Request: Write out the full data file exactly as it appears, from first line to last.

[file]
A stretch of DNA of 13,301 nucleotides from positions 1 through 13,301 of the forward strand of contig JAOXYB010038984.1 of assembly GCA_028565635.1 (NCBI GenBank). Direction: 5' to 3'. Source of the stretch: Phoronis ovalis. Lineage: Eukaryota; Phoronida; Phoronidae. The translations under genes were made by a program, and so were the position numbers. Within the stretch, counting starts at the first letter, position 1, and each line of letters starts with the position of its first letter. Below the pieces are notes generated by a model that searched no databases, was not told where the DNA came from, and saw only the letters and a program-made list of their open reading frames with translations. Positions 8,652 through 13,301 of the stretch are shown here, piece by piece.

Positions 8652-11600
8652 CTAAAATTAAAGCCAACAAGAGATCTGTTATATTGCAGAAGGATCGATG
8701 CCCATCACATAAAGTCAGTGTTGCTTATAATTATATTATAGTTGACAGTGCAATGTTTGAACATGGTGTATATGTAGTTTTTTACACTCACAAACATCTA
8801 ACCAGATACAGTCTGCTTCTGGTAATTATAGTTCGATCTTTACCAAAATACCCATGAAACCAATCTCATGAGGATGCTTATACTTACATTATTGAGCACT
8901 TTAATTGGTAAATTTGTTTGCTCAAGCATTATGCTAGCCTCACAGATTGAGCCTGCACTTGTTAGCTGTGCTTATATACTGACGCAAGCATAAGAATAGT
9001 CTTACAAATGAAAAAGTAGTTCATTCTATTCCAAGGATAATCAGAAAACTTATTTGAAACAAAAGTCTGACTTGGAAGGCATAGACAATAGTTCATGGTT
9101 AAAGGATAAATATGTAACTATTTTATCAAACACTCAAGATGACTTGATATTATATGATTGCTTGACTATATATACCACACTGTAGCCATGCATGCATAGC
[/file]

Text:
A stretch of DNA of 13,301 nucleotides from positions 1 through 13,301 of the forward strand of contig JAOXYB010038984.1 of assembly GCA_028565635.1 (NCBI GenBank). Direction: 5' to 3'. Source of the stretch: Phoronis ovalis. Lineage: Eukaryota; Phoronida; Phoronidae. The translations under genes were made by a program, and so were the position numbers. Within the stretch, counting starts at the first letter, position 1, and each line of letters starts with the position of its first letter. Below the pieces are notes generated by a model that searched no databases, was not told where the DNA came from, and saw only the letters and a program-made list of their open reading frames with translations. Positions 8,652 through 13,301 of the stretch are shown here, piece by piece.

Positions 8652-11600
8652 CTAAAATTAAAGCCAACAAGAGATCTGTTATATTGCAGAAGGATCGATG
8701 CCCATCACATAAAGTCAGTGTTGCTTATAATTATATTATAGTTGACAGTGCAATGTTTGAACATGGTGTATATGTAGTTTTTTACACTCACAAACATCTA
8801 ACCAGATACAGTCTGCTTCTGGTAATTATAGTTCGATCTTTACCAAAATACCCATGAAACCAATCTCATGAGGATGCTTATACTTACATTATTGAGCACT
8901 TTAATTGGTAAATTTGTTTGCTCAAGCATTATGCTAGCCTCACAGATTGAGCCTGCACTTGTTAGCTGTGCTTATATACTGACGCAAGCATAAGAATAGT
9001 CTTACAAATGAAAAAGTAGTTCATTCTATTCCAAGGATAATCAGAAAACTTATTTGAAACAAAAGTCTGACTTGGAAGGCATAGACAATAGTTCATGGTT
9101 AAAGGATAAATATGTAACTATTTTATCAAACACTCAAGATGACTTGATATTATATGATTGCTTGACTATATATACCACACTGTAGCCATGCATGCATAGC